You’re off to the beach or the mountains or the neighborhood barbecue. I’m off to the news desk for today, tomorrow, and Sunday. Don’t cry me a river; just check out the items below before you check out for the weekend.
Hot damn: The Library of America is bringing out H.L. Mencken’s complete Prejudices series in two volumes, an excellent and thoughtful [cough] Christmas/birthday/anniversary present for that bookworm in your life.
A loss to literature: Sorry to report that Beryl Bainbridge has died. You may have read years ago her grimly comic Bottle Factory Outing, but she captured my heart with According to Queeney, a magnificent historical novel about Samuel Johnson in his last years with Mrs. Thrale and her family. Reading one of her books would be a tribute to her.
Who could tell?: Jan Freeman quotes a wicked anti-prescriptivist suggestion from Language Hat: Someone should arbitrarily denounce a perfectly good word, or compare two equally correct English sentences and announce that one is good and the other bad, and then watch the prescriptivist forces fall into line.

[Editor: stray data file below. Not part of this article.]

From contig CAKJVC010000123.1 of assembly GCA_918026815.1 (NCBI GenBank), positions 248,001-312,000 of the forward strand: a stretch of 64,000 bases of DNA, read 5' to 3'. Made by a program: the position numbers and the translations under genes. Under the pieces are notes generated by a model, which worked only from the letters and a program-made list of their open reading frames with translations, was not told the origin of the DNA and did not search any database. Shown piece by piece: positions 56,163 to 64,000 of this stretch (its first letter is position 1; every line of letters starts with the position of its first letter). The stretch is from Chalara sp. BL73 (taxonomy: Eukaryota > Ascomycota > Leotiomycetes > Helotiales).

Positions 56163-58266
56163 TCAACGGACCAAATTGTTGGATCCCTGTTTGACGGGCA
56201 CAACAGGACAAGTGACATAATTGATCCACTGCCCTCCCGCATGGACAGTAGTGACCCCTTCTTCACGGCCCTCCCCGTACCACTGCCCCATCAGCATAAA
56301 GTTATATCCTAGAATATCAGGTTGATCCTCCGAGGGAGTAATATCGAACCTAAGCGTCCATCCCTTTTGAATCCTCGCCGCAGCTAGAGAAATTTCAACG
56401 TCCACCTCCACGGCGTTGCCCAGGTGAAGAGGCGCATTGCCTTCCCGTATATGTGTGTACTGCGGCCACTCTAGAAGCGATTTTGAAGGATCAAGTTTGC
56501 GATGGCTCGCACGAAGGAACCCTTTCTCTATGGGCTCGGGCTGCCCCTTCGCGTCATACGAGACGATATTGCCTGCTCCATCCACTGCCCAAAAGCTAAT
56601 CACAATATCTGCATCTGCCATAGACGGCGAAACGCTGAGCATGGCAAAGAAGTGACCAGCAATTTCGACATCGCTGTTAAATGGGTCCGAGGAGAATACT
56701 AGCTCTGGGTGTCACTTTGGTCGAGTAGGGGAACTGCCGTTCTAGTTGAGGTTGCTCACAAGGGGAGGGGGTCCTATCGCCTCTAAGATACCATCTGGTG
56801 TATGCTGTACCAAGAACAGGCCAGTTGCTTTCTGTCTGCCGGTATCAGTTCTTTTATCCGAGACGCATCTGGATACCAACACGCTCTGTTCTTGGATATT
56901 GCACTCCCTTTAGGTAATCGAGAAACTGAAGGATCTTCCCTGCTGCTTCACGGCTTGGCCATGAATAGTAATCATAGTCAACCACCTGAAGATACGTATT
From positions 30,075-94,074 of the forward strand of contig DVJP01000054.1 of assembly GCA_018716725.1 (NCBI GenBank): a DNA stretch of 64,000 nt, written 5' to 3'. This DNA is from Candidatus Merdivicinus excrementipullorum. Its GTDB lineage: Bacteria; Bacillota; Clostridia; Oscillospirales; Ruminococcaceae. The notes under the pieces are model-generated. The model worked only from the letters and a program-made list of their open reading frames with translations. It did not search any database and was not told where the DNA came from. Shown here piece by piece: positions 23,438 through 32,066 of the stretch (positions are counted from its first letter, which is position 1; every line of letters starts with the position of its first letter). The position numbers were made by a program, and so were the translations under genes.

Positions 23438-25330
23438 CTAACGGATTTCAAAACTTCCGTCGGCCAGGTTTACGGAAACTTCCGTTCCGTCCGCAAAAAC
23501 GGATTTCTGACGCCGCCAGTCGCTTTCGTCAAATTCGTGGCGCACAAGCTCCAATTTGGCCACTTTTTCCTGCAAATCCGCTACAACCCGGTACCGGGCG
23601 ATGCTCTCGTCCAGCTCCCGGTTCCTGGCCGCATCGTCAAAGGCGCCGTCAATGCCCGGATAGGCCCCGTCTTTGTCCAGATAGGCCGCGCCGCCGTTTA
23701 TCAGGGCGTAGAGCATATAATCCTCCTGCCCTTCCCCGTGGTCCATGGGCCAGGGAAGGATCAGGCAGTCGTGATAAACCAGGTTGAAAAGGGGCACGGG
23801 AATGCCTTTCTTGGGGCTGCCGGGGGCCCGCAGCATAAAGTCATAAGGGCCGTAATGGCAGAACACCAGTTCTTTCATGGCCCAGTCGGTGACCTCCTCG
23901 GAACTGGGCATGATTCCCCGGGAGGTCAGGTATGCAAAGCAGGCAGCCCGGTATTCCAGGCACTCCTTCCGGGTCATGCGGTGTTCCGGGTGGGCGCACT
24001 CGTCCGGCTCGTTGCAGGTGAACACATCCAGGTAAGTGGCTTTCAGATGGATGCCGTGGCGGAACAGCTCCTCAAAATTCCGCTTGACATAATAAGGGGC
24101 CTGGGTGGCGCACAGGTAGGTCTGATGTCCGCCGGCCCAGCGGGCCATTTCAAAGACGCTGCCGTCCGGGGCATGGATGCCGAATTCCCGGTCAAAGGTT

English majors will recall the terrifying experiment in I.A. Richards’s Practical Criticism, in which he removed authorial identification from thirteen poems, some celebrated and some low-grade, discovering that without the marks of prestige readers had difficulty separating the good from the bad.
Separating the true authorities from the bogus is equally tricky.
THAT’S what they meant: The language blog Johnson at The Economist goes from strength to strength. A couple of days ago it explained what was back of the Russian diplomatic language about the latest espionage brouhaha.
Only one more week: You think Twitter will stop overloading every ten minutes once the damn World Cup is over?